The World Without Us / Alan Weisman -- NY: St. Martin's, 2007.

Alan Weisman's The World Without Us is based on the implausible premise that all human beings on the planet might suddenly and simultaneously disappear. What then? How much of what we have created will remain and for how long? As absurd as such a premise is, the inquiry sheds light on the ecological role of humans on the planet and how we have and have not irreversably changed it. Weisman writes that many of the non-native plants that we established in one place or another will, in time, lose ground to the native plants. Others will survive. Domesticated farm animals will be easy targets for a regenerated population of preditors. Dogs will not survive, but cats might.

Some of his most interesting passages describe the slow decay of buildings and their eventual complete decomposition. He compares the probable lifespan of specific artificial substances and comes to some rather interesting conclusions. For example, in time, little of Phoenix, Arizona will remain in a regenerated dessert but shards of glass and fire hydrants. The longest lasting materials will be plastics and nuclear waste. Both will continue to be deadly dangers to the remaining, recovering, or newly evolving species left behind.

Plastics will not retain their present form. Instead, they will decompose, but this will mean only that they will fragment into smaller and smaller peices. At first this seems benign, but Weisman points out that while we are familiar with birds and other animals that die because they mistakenly swallow plastic artifacts, the decomposition of these artifacts means that smaller and smaller animals will become the victims of our plastics. Plastic is the substance "that keeps on killing." The long-lived danger of nuclear waste is, of course, well known.

Among Weisman's more interesting observations is that much of the existing built world remains only because of constant maintanence by people. For example, without a constant supply of electricity, pumps that daily evacuate water from the New York subway system would fail, and much of system would flood. Water damage would cause widespread collapse of structures over and around the subway lines.

The World Without Us is not, however, a single coherent story. Weisman runs off on frequent tangents that make grasping the whole of the work difficult. After some of these tangents, he appears to recall that he is writing about the world without us and offers a tenuous link between his tangent and the main theme. Unfortunately, this hodge-podge structure is all too common in books I have read recently. It's as though authors don't quite have enough material on a subject to fill 250-300 pages, and are given the freedom by their editors to throw in whatever interesting padding they can vaguely relate to the book's subject. It makes me long for solid sustained treatments of a single subject.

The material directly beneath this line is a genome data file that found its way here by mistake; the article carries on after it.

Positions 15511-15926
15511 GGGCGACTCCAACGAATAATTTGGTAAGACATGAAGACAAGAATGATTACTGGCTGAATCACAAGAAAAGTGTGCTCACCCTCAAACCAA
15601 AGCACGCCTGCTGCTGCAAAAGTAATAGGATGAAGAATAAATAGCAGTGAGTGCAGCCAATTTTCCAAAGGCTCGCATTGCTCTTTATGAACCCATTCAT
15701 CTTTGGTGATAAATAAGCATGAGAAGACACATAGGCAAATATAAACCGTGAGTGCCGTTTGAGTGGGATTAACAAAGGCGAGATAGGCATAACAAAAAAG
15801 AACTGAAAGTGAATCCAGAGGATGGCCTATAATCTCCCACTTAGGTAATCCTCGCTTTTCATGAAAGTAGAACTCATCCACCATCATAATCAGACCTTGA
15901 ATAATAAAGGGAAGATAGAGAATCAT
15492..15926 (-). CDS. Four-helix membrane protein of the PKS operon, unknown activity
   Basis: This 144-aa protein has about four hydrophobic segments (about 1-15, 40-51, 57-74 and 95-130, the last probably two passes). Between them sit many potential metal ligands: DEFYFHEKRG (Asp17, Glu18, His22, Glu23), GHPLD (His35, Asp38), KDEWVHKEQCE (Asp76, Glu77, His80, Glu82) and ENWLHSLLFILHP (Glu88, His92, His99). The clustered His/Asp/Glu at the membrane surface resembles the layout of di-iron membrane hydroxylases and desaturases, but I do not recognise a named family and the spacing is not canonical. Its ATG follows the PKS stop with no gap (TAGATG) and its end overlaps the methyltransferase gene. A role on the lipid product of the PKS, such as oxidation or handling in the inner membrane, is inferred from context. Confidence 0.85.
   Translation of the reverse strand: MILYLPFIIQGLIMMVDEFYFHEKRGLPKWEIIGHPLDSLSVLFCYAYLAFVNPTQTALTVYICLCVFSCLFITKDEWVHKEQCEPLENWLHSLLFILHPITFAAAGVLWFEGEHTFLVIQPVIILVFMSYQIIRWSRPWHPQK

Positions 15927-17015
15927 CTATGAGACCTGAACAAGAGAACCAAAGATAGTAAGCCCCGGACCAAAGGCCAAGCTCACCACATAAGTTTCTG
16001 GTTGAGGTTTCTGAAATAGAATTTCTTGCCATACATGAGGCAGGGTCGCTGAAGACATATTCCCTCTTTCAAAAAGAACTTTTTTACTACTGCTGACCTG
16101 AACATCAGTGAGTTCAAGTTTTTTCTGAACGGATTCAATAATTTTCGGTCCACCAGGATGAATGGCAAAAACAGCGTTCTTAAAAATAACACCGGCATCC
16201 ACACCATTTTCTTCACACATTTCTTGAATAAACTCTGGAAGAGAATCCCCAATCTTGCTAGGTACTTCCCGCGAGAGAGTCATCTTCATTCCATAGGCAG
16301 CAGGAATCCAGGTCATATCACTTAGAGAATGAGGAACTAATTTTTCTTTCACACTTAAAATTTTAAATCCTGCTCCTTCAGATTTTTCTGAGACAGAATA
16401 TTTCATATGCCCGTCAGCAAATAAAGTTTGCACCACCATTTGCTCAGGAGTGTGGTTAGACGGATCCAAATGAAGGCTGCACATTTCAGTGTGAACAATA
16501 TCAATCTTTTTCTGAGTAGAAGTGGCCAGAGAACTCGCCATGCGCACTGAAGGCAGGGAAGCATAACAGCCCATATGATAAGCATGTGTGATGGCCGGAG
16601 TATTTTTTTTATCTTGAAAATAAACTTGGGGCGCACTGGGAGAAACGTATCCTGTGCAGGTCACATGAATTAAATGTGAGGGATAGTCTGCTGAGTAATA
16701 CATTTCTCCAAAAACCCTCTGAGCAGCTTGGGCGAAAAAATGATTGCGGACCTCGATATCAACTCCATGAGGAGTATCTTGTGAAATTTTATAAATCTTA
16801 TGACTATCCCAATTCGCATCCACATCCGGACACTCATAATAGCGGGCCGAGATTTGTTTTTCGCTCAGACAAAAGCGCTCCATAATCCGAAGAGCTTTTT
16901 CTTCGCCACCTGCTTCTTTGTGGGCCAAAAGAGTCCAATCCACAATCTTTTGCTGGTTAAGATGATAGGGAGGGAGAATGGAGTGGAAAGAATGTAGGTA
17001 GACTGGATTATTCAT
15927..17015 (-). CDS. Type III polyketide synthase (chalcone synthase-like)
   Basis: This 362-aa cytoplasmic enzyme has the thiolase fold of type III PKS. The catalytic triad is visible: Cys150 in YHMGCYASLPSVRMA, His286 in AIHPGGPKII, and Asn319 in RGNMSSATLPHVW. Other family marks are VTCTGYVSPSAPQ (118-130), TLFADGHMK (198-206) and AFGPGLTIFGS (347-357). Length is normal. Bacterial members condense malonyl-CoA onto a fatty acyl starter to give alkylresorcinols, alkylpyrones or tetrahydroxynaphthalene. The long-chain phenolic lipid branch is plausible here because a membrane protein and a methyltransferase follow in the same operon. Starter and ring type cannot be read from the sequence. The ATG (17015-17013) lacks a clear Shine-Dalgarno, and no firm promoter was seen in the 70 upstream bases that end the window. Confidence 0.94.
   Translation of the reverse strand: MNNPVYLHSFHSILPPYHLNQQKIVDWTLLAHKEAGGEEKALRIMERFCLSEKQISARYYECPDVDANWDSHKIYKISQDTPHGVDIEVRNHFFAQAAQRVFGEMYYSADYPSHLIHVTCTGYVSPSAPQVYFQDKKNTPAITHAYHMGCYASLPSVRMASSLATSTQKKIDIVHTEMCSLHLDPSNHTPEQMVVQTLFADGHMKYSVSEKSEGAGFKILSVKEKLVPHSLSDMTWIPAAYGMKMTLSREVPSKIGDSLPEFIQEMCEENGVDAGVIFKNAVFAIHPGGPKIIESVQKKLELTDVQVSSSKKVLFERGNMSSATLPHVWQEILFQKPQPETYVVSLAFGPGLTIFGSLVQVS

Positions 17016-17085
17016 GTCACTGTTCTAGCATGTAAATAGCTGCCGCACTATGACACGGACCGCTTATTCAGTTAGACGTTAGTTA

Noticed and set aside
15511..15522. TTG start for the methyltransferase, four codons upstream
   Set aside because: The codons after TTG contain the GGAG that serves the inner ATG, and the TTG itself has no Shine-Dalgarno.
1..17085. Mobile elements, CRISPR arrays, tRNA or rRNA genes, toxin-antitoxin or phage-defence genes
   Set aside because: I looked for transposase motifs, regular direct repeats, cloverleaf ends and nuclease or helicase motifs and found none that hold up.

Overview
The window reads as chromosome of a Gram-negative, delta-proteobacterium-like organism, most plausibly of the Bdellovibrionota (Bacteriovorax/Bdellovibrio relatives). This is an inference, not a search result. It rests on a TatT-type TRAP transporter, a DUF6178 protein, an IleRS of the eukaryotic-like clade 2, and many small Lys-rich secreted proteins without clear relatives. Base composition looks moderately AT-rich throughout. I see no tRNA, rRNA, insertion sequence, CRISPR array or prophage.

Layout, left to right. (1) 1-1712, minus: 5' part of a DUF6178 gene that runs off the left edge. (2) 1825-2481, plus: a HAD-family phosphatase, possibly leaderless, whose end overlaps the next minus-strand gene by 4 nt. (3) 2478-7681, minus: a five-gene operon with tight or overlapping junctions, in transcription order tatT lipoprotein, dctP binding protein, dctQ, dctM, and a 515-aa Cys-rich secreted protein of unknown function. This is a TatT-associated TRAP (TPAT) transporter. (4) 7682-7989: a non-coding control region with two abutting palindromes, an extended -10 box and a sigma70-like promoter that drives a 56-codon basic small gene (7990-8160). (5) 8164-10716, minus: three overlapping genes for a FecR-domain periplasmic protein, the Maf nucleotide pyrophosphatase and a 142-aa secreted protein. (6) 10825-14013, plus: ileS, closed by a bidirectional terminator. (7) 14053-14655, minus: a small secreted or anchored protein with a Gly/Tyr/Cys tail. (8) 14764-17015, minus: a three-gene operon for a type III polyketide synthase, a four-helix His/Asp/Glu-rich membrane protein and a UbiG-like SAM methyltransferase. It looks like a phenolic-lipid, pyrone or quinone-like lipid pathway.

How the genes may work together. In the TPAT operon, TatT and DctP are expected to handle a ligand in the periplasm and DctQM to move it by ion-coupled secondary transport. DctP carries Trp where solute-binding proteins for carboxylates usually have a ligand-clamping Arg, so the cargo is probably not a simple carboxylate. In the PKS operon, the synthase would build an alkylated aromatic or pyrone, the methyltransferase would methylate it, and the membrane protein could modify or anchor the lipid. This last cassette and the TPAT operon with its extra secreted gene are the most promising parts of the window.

Tuesday, September 9, 2008

The Queen's Empire, or Ind and Her Pearl / Joseph Moore -- Philadelphia: J.B. Lippincott, 1886.

Travel logs can be quite entertaining, but when they were written long ago, one not only gets a glimpse of the visited world, but one gets a glimpse of the traveler's world. This is certainly true of The Queen's Empire by Joseph Moore. Moore opens his narrative by telling us how he indignantly protested the lack of adequate food service on a slow train trip in Colorado. The vignette sets the stage for reading the account of a haughty American traveler, making his way from London to Ceylon (present day Sri Lanka.) Along the way we see his racism, classism, and ethnocentrism, along with a healthy dose of anglophilia. It's a stark reminder of the attitudes current in the privileged classes in late 19th century America.

Nonetheless, Moore gives a fascinating account of his travels in Italy, Egypt, India, and Ceylon, especially the latter two countries. His travels in India take him from Bombay to Dehli, and across the country to Calcutta. He gives lucid accounts of the people and sights along the way, including the Taj Mahal, temples, and a British fort. From Calcutta, he travels north to Darjeeling and the Himalayas where he spends a week at the foot of Kanchinjanga, the world's second highest mountain. Finally, he travels by steamer down the eastern coast of India, stopping at Madras and continuing to Ceylon.

Throughout the account, Moore gives special attention to the religious views, rites, and customs he encounters, particularly those of Zoroastrianism, Hinduism, and Buddhism. Perhaps his most vivid writing comes at the very end of the book, where he describes the capture of wild elephants in Ceylon. The captors (with the cooperation of tame elephants) patiently herd the elephants to an encloser where two ropes are tied around their back legs. In time, they are chained to a tame elephant and taken away for sale.

In the process, Moore describes the death of one man and two elephants. The man, of course, is crushed by an angry elephant. Of the elephants, one received a mortal wound from a rifle. Here is Moore's description of the death of the other: the elephant "writhed, screamed, tore at the foliage, pawed the earth, tossed clouds of dust over her back, flung her trunk about fiercely, and planted her head upon the ground for leverage to rend asunder the bonds. At length she fell, in exhaustion, anguish, and despair, and lay motionless and resigned. The natives well knew that these symptoms forebode the loss of their prize. She panted for an hour or more, sighed deeply, and died--of 'broken heart.'"

Moore's engaging prose is accompanied by drawings and photographs on 52 plates and a fine foldout map of India and Ceylon.